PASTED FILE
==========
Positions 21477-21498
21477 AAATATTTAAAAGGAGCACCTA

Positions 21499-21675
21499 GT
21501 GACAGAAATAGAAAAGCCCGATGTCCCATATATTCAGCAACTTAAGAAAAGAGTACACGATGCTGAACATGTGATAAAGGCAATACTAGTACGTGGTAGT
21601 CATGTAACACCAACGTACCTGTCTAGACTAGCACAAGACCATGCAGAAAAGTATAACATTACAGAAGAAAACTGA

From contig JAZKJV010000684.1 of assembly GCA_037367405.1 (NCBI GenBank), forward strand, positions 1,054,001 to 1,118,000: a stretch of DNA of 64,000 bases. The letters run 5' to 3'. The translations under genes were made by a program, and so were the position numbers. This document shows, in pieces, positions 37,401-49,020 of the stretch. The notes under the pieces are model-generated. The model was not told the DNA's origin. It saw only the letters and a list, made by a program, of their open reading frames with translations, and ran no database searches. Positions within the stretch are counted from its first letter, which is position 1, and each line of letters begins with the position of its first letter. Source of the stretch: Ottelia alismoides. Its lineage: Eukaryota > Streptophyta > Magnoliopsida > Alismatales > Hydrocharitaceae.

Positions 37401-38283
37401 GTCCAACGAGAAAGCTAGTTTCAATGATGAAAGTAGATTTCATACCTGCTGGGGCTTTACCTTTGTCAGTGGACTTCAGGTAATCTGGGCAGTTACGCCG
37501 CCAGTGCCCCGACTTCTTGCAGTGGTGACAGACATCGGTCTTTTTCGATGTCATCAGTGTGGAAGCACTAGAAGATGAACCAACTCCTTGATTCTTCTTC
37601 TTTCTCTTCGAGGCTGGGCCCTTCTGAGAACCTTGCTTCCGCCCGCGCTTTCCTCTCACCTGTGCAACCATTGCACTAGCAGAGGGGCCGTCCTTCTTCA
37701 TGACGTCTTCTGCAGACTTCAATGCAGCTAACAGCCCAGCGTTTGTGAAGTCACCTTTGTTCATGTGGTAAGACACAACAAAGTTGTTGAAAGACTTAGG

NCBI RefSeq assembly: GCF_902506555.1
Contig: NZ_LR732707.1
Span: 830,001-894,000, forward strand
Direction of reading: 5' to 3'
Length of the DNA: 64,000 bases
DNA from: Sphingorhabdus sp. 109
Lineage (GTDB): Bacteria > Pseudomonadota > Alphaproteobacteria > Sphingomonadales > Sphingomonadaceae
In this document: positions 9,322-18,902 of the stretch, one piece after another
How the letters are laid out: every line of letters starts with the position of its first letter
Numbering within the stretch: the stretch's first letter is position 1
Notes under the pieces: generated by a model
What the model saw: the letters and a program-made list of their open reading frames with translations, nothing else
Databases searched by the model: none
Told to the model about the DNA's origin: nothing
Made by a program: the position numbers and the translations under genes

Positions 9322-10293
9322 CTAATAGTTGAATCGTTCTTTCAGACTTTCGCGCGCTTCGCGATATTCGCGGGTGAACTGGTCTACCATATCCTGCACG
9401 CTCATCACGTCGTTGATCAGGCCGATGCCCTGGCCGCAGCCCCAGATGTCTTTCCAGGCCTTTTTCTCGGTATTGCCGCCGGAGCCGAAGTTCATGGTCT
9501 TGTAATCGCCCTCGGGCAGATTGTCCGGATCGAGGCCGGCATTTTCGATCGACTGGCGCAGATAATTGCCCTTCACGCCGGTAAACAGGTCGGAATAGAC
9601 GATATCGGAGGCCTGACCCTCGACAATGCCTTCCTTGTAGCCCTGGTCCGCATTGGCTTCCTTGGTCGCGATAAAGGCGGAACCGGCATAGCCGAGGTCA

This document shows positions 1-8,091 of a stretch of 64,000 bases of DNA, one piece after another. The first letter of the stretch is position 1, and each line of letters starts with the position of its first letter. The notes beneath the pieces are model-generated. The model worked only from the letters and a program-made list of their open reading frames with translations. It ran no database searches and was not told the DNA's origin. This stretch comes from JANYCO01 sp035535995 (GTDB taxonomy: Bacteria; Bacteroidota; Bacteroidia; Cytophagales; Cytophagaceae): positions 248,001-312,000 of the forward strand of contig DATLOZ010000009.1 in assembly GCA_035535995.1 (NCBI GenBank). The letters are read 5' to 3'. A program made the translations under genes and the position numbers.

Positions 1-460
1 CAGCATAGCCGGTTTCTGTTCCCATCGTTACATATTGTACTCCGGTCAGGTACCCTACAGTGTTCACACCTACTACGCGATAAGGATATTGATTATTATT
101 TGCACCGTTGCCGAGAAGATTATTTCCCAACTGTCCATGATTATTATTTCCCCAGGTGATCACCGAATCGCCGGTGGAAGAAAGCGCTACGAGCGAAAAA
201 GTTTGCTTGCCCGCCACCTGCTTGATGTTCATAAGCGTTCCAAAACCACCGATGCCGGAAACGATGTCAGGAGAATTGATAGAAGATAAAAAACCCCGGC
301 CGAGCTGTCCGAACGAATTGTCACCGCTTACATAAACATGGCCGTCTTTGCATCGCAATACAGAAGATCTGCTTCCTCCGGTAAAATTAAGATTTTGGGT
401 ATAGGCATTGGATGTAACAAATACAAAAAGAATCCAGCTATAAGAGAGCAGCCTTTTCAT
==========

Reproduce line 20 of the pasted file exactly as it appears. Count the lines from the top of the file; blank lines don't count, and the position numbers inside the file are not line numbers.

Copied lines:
In this document: positions 9,322-18,902 of the stretch, one piece after another